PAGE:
It can sometimes stick in the throat to hear these politicians eulogising about "honour" when they seem so short of it themselves... Nick Clegg praised Tony Benn for being a "fervent defender of what he believed in", seemingly forgetting his own paltry commitment to defend students from a hike in tuition fees.
Do you want my alternative take on the reaction to Bob Crow's death; David Cameron's visit to Israel and meeting with Tony Blair; and the explosive allegations against Ukip leader Nigel Farage? Here's the political week in 60 seconds.
Bob Crow was the greatest trade union leader of his generation and his death came as a devastating shock to me and millions of trade unionists. I would like to send my union's heartfelt condolences to his family, friends and colleagues. I can't imagine how they are feeling and I hope the media respect their request for privacy... Bob once asked why it should be just the bankers, the politicians and the idle rich who enjoyed the finer things in life. While some try to beat us by sowing the seeds of envy, Bob offered hope that a better world is possible.
Whether people like or loathe Bob Crow, his contribution to the industrial and political demographic cannot be diminished by partisan bias. Keep that contribution alive. Join a union. Fight for your rights as a worker deserving of respect and equity. Push for the alternative.
"Who will replace him?" These were the words that a colleague in education spoke when he heard about the sudden death of Bob Crow. Not an administrative enquiry, a question concerning who will put their name plate on his office, and who will take his place at meetings - no, this was in deeper meter, resonating with the feeling that "they don't make them like him any more".
There is much talk today that so-called "unspun" political figures - Boris Johnson, Nigel Farage - are the only ones to win significant personal popularity. But the apparent spontaneity and geniality of these two politicians is in fact carefully considered, and rehearsed. It is only skin deep. What Bob Crow displayed was that other, elusive quality of authenticity. What you saw was what you got.
Am I saying that the wealthy residents of the Thames Valley are deserving of the devastation that floods bring? Of course not. They are enduring a harrowing ordeal, and are firmly in my thoughts. Am I saying that the poor in those areas are more deserving of flood relief? Not at all.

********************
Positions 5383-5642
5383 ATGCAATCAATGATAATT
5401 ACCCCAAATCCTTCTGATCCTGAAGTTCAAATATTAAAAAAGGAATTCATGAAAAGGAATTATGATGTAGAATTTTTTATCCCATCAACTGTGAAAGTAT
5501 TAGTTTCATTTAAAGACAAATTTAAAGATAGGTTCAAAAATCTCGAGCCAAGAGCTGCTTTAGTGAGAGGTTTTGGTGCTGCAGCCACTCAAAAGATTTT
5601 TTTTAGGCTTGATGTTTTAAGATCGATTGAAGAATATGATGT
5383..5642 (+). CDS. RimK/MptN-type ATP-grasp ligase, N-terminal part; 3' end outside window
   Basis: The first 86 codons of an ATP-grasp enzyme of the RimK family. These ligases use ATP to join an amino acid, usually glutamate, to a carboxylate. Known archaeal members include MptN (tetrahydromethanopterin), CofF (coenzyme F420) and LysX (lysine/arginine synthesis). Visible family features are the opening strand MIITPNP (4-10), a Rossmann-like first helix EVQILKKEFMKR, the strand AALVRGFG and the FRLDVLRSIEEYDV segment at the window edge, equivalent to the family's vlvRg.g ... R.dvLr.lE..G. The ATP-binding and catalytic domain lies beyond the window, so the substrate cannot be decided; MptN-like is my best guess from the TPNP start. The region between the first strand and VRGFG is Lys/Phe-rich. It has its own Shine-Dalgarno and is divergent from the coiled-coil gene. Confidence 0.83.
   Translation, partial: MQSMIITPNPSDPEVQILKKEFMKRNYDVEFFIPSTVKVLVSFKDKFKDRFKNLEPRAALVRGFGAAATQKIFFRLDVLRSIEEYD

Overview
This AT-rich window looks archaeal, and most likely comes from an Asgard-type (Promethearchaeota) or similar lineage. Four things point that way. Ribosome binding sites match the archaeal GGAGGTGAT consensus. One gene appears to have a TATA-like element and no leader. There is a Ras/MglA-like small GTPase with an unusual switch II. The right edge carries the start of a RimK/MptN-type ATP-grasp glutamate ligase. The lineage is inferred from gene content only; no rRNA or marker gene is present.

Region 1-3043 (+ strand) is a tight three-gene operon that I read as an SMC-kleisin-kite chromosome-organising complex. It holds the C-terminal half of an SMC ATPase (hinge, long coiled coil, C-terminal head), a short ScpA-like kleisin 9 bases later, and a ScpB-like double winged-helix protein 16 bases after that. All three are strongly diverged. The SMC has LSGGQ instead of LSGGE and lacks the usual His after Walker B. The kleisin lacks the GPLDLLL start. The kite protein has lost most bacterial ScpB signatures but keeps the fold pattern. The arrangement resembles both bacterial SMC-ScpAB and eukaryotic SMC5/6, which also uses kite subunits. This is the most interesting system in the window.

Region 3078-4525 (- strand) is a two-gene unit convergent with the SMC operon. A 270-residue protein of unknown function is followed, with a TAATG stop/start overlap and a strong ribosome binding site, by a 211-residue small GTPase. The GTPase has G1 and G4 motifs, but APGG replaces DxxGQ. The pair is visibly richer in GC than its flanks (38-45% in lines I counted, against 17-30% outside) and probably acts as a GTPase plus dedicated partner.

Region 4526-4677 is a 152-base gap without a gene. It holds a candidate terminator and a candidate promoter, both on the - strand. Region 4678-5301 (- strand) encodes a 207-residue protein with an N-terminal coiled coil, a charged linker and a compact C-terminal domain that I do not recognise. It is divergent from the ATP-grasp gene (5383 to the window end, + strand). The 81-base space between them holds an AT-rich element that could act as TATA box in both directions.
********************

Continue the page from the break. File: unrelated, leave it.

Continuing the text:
Amid the boilerplate Tory bluster about militant trade unionists holding the public to ransom with unreasonable demands and threats to withdraw their labour comes a new and sinister campaign, led by the mayor himself, demanding the government legislate for a 50% turnout threshold for industrial action ballots... The most dangerous consequence of any new law on ballot thresholds would be for democracy itself.
Last I checked, the best and most successful strikes in history have been those that have caused disruption. RMT will not have voted to strike, with the aim of making commuters' lives more convenient. Explicitly, the strike has done exactly what it set out to do.
If the calculations show that a job is obsolete, let's do something about it. Yes we need jobs. We need people doing work that is relevant, useful and advantageous to the economy. But not just any jobs, not jobs for the sake of having jobs, or because Bob Crow, with his ideological blinkers and fat pay check says so. We need real jobs, not artificial ones.
One may disagree with the tube strike, but that isn't an argument against Unions. But banning strikes or condemning strikers is suppressing legitimate democratic expression. And that's much worse than making the train late.
My union has campaigned relentlessly for investment in London Underground, to upgrade and expand services, to replace the archaic fleet and infrastructure with the best available and to tackle backlogs of maintenance and renewals. Londoners deserve that. What we will not accept is a scandalous attempt to dress up savage, austerity-led cuts under the cloak of "modernisation". There is nothing modern about reducing the tube to a hollowed-out shell where a skeleton staff is stretched to breaking point.
Thank you comrade Crow for dragging us back to the 1970s and 80s. This morning as commuters fought tooth and nail to get on packed buses or some of the few trains that were actually running, I think many Londoners and visitors to the City genuinely hate Bob Crow for the massive disruption he has caused.
Time was in Primary School, students' pictures of February would be represented by snowdrops and whatnot. But that's unlikely to happen nowadays, as 1) Michael Gove would replace art with testing the shit out of everything if he had half a chance and 2) early Spring vistas more closely resembles a busy Saturday car park in Atlantis.
The type of politics that has been practised over the last four years is that of the smoke-and-mirrors variety; divert the public's attention to one over-inflated issue/persona while deflecting from what the core truth of the matter actually is...
There's a sad shift to not supporting any of our workers, in London. When teachers, lecturers and other key members of our society when they go on strike. It's like we think that people deserve bad pay, to lose their job, insanely long hours and little respect. And that's a disgrace.